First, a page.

Monday, March 27, 2023

With the new school year approaching, and our concerns regarding financing our children’s education, I will devote the next two articles to educational savings accounts (ESAs)—529 plans and the Coverdell Education Savings Account. Today’s discussion will focus on the latter. This is a tax-advantaged savings account that is established to pay for qualified education expenses on behalf of a designated beneficiary. Most of us are faced with substantial tuition expenses for our children’s kindergarten, elementary and high school education as well as college, postgraduate and professional schools.

Non-tax-deductible contributions must be made to a beneficiary who is less than 18 years old. Earnings from these investments are tax-deferred and are tax-free if used for qualified education expenses. Unlike 529 plans, which can only be used for higher education, Coverdell funds can be utilized from kindergarten through college for qualified educational expenses, including tuition, room and board or other related costs, as well as for a computer that is used by the child. Contributions can be made until age 18 and must be utilized prior to age 30. These age limitations of 18 and 30 are waived if the beneficiary has special needs. In many cases, the beneficiary can be changed. However, the new beneficiary must be a member of the previous beneficiary’s family—including children, grandchildren, siblings, spouses, nieces, nephews, aunts, uncles, cousins and in-laws.

A maximum of $2000 annually can be placed in the Coverdell account. The account can have multiple contributors, but only one beneficiary. A child can have both Coverdell and 529 accounts. Coverdell accounts can be established at most banks, credit unions, mutual fund companies or brokerage firms. Contributors not constrained by income limitations can deposit directly into a Coverdell account. Investment of the assets is very flexible and can be consistent with the parents’ investment goals and risk tolerance. A drawback of a Coverdell account is that if the beneficiary applies for financial aid, the contents of the Coverdell account are viewed as the beneficiary’s assets.

Contributions can be made for any particular year until April 15 of the following year—the income tax return due date. Monies not utilized by age 30 and not transferred to another beneficiary are subject to ordinary income tax plus a 10 percent penalty on the earnings. The same restrictions also apply to withdrawals made for nonqualified purposes.

The value and use of Coverdell accounts often has been limited because of income limits on contributors—the modified adjusted gross income (MAGI) must be less than $190,000 for a couple or $95,000 for an individual. However, this limitation, when relevant, may be circumvented for most potential beneficiaries. As few children have such substantial incomes, using a child’s Social Security number, an adult can open an account on behalf of a minor and act as the account custodian. These accounts are classified as Uniform Gifts to Minors Act (UGMA) or Uniform Transfers to Minors Act (UTMA) accounts. Coverdell contributions can then be made as gifts to the child. The child can then be the contributor and avoid the potential income limitations that could apply to the child’s parents or other contributors. This thus becomes an attractive, meaningful and practical means for parents, grandparents, relatives and friends to gift the child on appropriate occasions and these funds can be invested and utilized for the child’s education. In summary, the often-overlooked Coverdell accounts can be a meaningful way to save for your child’s education.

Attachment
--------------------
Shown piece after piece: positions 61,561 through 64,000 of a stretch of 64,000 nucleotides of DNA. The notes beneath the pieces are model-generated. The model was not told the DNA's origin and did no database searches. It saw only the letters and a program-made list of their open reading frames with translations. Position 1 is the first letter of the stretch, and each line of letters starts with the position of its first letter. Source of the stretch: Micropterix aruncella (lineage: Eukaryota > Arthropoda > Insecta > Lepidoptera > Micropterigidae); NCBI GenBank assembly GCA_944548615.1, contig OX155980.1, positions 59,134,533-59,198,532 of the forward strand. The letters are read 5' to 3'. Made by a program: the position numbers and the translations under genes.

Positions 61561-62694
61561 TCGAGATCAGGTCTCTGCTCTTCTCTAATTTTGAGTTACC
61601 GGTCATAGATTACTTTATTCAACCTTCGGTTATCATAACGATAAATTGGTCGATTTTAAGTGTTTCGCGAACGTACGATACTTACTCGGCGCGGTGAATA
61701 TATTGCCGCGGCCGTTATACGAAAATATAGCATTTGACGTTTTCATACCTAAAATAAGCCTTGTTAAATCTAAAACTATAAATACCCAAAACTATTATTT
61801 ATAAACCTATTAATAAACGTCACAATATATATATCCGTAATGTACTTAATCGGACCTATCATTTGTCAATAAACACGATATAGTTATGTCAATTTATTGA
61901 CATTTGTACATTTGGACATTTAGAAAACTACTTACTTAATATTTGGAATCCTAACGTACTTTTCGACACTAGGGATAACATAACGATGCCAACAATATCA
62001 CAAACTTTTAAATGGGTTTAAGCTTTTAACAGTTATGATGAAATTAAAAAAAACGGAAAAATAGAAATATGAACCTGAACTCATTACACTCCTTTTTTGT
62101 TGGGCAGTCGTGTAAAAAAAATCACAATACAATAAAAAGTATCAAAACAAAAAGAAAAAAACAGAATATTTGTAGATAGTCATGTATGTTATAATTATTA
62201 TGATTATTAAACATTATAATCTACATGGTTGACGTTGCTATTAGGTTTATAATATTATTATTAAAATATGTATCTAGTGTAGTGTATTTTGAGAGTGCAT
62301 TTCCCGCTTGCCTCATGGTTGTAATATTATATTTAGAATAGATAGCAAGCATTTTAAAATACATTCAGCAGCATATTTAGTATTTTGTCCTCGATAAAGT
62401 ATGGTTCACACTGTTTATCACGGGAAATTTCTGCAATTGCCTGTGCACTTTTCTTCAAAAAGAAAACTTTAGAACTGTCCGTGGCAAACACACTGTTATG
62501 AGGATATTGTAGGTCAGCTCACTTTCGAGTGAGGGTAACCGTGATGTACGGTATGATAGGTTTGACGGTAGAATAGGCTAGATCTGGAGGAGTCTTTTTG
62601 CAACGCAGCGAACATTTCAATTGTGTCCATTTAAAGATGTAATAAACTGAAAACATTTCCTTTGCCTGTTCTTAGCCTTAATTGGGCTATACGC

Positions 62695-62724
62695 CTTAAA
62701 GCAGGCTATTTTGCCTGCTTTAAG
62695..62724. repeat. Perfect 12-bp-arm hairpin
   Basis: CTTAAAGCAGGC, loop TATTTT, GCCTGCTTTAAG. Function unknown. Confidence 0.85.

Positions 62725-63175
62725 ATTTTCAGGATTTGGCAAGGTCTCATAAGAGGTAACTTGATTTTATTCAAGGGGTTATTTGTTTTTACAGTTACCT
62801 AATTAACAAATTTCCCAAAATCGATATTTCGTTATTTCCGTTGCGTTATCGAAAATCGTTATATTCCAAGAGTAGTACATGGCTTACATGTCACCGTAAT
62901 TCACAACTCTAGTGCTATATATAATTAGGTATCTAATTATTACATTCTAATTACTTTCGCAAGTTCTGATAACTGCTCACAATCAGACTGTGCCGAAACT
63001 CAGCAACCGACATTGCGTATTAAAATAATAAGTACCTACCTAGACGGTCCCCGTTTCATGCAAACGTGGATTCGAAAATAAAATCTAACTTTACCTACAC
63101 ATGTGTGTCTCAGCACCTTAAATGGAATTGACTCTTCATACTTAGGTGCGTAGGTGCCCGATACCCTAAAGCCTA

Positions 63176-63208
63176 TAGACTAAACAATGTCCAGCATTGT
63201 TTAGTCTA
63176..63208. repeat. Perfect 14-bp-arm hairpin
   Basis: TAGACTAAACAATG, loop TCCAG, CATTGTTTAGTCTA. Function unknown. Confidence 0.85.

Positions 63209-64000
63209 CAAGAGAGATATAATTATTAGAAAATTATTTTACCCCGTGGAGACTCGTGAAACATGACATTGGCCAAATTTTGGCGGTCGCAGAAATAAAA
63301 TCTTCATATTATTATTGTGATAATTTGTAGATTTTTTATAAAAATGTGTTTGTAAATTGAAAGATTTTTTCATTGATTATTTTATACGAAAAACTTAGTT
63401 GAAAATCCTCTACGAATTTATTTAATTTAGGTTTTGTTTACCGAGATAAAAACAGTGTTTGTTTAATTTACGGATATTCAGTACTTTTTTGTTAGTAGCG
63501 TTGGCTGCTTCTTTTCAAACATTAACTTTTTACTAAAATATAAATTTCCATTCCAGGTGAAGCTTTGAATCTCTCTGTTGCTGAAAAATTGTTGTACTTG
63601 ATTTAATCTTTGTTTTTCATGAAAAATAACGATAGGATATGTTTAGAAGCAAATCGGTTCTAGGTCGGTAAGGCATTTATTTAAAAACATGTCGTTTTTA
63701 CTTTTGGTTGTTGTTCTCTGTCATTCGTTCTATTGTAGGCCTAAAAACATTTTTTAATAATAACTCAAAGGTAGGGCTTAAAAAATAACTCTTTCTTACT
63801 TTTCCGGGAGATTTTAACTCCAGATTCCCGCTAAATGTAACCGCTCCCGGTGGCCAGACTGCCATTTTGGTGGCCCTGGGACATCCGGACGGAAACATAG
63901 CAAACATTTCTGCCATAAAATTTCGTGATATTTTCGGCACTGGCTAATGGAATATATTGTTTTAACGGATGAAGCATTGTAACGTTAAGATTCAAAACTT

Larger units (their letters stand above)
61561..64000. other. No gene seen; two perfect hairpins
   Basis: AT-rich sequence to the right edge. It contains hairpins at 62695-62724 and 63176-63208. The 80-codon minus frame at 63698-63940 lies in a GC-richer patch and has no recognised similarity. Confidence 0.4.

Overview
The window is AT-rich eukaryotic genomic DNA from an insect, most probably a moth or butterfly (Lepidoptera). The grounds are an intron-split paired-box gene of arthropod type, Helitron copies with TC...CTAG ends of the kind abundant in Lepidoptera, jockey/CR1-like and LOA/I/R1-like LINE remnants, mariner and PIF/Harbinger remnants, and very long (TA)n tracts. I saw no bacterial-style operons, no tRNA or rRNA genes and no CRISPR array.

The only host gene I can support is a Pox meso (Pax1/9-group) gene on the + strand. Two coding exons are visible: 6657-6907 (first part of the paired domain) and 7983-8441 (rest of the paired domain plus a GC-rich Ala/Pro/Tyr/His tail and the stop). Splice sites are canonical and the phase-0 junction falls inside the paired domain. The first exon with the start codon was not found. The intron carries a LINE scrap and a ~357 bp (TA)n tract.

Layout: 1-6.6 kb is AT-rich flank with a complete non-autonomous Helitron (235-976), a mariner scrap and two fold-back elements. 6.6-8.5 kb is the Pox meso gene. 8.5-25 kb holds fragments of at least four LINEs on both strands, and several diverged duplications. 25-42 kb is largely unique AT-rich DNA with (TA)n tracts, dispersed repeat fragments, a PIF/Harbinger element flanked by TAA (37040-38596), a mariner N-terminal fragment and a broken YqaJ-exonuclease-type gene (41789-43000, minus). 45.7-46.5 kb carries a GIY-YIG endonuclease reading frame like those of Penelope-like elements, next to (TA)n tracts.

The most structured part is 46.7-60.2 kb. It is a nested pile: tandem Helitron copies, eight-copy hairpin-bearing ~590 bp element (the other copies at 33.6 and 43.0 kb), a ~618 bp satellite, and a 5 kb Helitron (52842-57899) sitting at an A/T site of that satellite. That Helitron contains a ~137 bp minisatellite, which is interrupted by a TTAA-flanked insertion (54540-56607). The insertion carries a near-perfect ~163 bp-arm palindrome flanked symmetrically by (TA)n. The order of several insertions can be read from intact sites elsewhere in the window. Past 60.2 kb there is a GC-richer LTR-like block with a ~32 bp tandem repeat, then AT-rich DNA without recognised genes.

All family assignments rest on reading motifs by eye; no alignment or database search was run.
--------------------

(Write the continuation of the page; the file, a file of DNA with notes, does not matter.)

Questions and comments on the topics discussed in this paper should be submitted to [email protected] The next article will cover 529 education savings plans.

By Norman Sohn

 Norman Sohn received his MD degree from New York University and his MBA from Fairleigh Dickinson University. He completed a 15-month course in financial planning. Since his retirement from his position at Lenox Hill Hospital in 2010, he has been working at Beacon Wealth Management, LLC — a financial planning and wealth management firm in Hackensack. He completed his Series 65 examination, which qualifies him as an investment professional and allows him to operate as an Investment Adviser Representative. He also passed the Chartered Retirement Planning Counselor examination, which provided him with the designation CRPC®. He lived in Englewood for over 40 years and for the past four years has been married to Lois Blumenfeld and living in Teaneck. Together, they have seven children, 26 grandchildren and a host of great grandchildren. He is an active member of Congregation Bnai Yeshurun. He can be reached at [email protected]


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